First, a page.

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West Bank union organiser reinstated after two-year battle

New court ruling provides precedent for independent Palestinian union organising in settlement workplaces
Union organisers Hatem Abu Ziadeh (centre) and Assaf Adiv outside the National Labour court in Jerusalem (MEE/Jimmy Hutcheon)

Hatem Abu Ziadeh, a 45-year-old car mechanic from a village near Ramallah, is savouring his victory and preparing to help Palestinian workers throughout the West Bank fight for better conditions after an Israeli court ruled his dismissal two years ago was unlawful.

For 17 years the father of six worked at Zarfaty garage in Mishor Adumim, an industrial zone in the Israeli settlement Ma'ale Adumim. His employer, Israeli Morris Zarfaty, told Middle East Eye that about 80 people worked for his company.

In July 2014, as leader of a workers committee in the Zarfaty garage, Abu Ziadeh helped organise industrial action against his Israeli employers after they refused to recognise a union set up by the garage workers to challenge poor working conditions.

The WAC-MAAN (Workers’ Advice Centre) is one of the first trade unions to operate in a West Bank industrial zone, manufacturing hubs set up in areas occupied and controlled by Israel that are deemed illegal under international law. The union is jointly led by Israelis and Palestinians and represents  Palestinians working for Israeli companies in the West Bank.

In July, Abu Ziadeh, a stocky man with a round face and a faint moustache, delivered a letter to his employer Zarfaty announcing a planned strike by the workers in protest at low wages, the lack of proper wage slips, vacation, sickness pay, a pension fund and overtime pay.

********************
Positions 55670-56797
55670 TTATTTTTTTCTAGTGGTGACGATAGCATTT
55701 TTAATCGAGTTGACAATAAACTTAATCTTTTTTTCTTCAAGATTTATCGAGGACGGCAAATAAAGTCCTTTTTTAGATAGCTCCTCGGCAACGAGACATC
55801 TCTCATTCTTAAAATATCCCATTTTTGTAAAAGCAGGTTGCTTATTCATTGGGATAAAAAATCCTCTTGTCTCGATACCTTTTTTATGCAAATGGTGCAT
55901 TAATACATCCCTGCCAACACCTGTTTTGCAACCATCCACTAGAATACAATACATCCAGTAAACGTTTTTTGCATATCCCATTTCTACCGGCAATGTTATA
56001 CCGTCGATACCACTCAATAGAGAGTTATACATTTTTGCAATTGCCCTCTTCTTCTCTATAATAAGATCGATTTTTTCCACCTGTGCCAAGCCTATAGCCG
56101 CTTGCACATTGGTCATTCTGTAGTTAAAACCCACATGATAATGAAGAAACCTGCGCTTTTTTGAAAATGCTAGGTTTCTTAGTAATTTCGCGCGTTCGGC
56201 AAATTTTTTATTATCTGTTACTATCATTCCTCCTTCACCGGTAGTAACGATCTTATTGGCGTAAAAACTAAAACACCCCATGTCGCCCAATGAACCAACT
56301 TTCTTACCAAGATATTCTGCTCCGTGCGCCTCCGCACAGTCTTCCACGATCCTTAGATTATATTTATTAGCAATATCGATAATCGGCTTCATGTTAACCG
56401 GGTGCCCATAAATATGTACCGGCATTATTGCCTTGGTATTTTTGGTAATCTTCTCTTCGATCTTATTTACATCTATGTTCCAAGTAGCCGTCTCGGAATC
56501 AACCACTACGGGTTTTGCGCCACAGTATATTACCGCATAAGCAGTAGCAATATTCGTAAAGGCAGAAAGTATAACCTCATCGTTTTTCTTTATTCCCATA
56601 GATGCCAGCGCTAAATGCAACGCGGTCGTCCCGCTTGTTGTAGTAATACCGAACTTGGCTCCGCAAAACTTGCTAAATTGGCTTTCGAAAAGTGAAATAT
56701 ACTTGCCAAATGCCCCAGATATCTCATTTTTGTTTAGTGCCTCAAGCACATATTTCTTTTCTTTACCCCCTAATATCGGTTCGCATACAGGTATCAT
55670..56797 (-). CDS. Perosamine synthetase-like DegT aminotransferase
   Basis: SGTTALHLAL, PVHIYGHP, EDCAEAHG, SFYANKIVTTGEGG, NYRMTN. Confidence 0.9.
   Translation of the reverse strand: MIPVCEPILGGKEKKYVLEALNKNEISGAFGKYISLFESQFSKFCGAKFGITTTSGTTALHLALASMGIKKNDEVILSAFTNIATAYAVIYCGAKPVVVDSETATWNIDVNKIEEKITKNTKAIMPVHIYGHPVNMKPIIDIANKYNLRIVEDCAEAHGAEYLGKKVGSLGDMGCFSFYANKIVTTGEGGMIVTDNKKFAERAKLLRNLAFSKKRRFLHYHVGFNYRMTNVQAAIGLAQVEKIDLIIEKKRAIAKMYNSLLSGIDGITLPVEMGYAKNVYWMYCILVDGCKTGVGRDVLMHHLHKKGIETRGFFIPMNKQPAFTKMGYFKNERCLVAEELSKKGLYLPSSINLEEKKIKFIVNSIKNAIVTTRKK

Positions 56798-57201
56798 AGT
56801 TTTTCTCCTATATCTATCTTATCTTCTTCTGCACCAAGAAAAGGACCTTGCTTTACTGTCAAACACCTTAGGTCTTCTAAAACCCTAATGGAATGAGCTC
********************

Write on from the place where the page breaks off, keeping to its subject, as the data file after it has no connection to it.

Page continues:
A few days after the strike, Abu Ziadeh found that his work permit – which he needs to travel from his home in the town of Birzeit to work in the industrial zone – had been canceled by Israeli authorities. The managers of the garage had told the security services that Abu-Ziadeh had "sabotaged a military vehicle" and was a potential “security risk”.

Both Abu Ziadeh and the union say that the complaint was a lie intended to undermine the workers and their new union.

After months of wrangling, the National Labour Court in Jerusalem finally ruled on Tuesday night that Abu Ziadeh was to be reinstated because his layoff was unfair.

Since an Israeli Supreme Court ruling in 2007, all workers in Israeli settlements, including Palestinians, are entitled to the Israeli minimum wage - but not every company is abiding by the law.

The Histadrut, Israel's trade union federation, does not represent Palestinian workers in settlements. The settlements in the West Bank are usually located in areas under either joint Israeli-Palestinian military and Palestinian civil control or full Israeli control. Therefore Palestinian unions have no authority and no leverage when it comes to Palestinian workers working in Israeli settlements.

Hatem and the other workers from Zarfaty garage were asking for better working conditions, including a minimum wage and getting paid according to skills and experience.

Zarfaty refused to deal with a union in his garage, let alone with a foreign body such as WAC-MAAN.

“It’s really like family to him, he’s been working with his employees for two decades sometimes, they go to each other’s children weddings, so why would you bring someone else to deal with your workers? Why do you need another organisation?” a source close to the case told MEE.

Zarfaty’s lawyer insisted that it creates distrust in the garage and that there could be political interests involved on the union side. Other supporters of Zarfaty say the fact that Israeli labour law now applies in settlements is keeping them from developing their businesses.

“Morris Zarfaty feels that the law is entering his company’s prerogatives, but it’s the law… Maybe you don’t find it nice to have unionised workers in your factory, but it’s the law. It’s the same as income tax, or anything else: whether you like or not, it’s the law,” Assaf Adiv, national director of WAC-MAAN told MEE.

The verdict is important for Hatem, who has been out of a job for two years – although he started driving a shared taxi between Ramallah and Bir Zeit. About 30,000 Palestinians work in settlements. The verdict could make the settlement jobs more attractive in the sense that the Israeli minimum wage is supposedly always more than the basic Palestinian wage.

Additional reporting by Alex MacDonald